An investigation into the causes of laundry fires - spontaneous combustion of residual fatty acids

Niamh Nic Daéid, Caroline Maguire, Ailsa Walker

Research output: Contribution to journalArticle

2 Citations (Scopus)

Abstract

Several laundry fires have been investigated during the period from 1993 to 1999, where the cause is thought to be spontaneous combustion. In each case cotton materials such as kitchen towels, serving towels and sports kit have been washed, placed directly into tumble dryers and subjected to heating. Combustion has occurred amongst these materials when the cloth is heaped or stacked immediately after drying. These materials are subject to contamination through their use with various unsaturated fatty acids. This work investigated the residence of selected fatty acids on cotton materials during various normal washing cycles. It was shown that significant measurable levels of linoleic and oleic acids were recoverable from material even after very hot washing cycles (90°C). If such materials were then exposed to heating (during the tumble-drying process) such that their auto oxidation temperatures could be reached and if subsequent heat was not allowed to dissipate then it is conceivable that spontaneous combustion could occur.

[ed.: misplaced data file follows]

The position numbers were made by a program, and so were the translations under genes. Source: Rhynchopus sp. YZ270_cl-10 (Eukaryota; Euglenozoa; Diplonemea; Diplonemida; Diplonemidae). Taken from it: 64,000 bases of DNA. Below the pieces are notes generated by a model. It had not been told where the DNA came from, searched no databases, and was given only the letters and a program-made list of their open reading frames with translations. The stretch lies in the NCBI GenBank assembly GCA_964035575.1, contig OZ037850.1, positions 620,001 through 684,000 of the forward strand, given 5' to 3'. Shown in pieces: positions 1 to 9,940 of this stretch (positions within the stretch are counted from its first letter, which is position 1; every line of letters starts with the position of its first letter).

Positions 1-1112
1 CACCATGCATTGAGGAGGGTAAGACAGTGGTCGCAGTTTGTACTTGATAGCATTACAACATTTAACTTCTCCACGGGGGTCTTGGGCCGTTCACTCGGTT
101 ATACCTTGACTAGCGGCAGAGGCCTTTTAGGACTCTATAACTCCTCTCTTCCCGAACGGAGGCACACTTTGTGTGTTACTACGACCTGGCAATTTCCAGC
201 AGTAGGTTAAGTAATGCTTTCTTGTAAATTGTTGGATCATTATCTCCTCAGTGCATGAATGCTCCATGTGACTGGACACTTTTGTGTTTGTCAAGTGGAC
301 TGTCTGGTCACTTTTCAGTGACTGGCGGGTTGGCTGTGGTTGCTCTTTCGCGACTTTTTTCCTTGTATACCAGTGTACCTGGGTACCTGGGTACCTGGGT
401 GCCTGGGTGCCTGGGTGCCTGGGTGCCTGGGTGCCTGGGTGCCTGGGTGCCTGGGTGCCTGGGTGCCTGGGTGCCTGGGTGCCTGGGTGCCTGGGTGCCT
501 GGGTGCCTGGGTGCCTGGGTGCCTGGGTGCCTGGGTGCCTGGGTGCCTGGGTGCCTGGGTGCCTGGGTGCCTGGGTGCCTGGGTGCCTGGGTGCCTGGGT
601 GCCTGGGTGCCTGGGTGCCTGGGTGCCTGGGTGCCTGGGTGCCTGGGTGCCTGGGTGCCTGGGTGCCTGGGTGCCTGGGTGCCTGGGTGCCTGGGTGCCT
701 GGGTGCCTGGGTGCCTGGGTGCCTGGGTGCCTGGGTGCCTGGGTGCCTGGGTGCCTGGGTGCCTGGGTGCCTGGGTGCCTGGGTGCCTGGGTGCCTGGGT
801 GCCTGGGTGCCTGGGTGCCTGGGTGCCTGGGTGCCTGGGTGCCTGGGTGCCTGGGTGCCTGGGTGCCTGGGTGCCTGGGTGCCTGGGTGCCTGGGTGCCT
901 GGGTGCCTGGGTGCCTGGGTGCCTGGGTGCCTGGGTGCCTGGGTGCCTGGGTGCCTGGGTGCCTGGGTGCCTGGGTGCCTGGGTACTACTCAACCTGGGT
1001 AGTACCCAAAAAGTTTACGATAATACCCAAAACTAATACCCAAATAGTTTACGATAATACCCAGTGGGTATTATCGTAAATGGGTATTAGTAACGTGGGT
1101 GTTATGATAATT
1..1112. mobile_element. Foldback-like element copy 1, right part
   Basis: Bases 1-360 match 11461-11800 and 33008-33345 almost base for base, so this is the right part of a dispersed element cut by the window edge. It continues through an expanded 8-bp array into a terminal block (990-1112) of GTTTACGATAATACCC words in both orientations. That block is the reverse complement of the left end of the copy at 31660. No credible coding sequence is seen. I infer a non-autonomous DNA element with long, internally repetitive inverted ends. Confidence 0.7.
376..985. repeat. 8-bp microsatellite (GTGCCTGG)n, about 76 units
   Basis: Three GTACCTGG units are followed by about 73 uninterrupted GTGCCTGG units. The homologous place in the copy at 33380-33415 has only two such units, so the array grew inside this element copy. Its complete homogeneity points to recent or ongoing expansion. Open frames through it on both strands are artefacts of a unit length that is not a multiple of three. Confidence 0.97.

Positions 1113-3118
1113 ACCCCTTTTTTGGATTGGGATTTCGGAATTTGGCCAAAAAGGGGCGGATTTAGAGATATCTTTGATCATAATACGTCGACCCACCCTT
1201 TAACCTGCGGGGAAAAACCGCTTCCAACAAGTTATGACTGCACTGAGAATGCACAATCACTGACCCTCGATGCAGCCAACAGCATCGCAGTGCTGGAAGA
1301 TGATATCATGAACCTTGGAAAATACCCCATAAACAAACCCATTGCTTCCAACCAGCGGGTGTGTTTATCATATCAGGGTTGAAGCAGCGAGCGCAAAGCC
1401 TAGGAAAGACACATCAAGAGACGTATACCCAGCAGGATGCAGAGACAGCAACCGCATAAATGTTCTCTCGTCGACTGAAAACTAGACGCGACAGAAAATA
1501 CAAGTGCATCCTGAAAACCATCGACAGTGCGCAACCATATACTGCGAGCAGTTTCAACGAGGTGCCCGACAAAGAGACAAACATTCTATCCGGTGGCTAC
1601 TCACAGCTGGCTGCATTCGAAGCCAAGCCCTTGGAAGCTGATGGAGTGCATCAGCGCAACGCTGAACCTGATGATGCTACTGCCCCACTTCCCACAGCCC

Original languageEnglish
Pages (from-to)272-277
Number of pages6
JournalProblems of Forensic Sciences
Volume46
Publication statusPublished - 2001

Keywords

  • Laundry fires
  • Residual fatty acids
  • Spontaneous combustion

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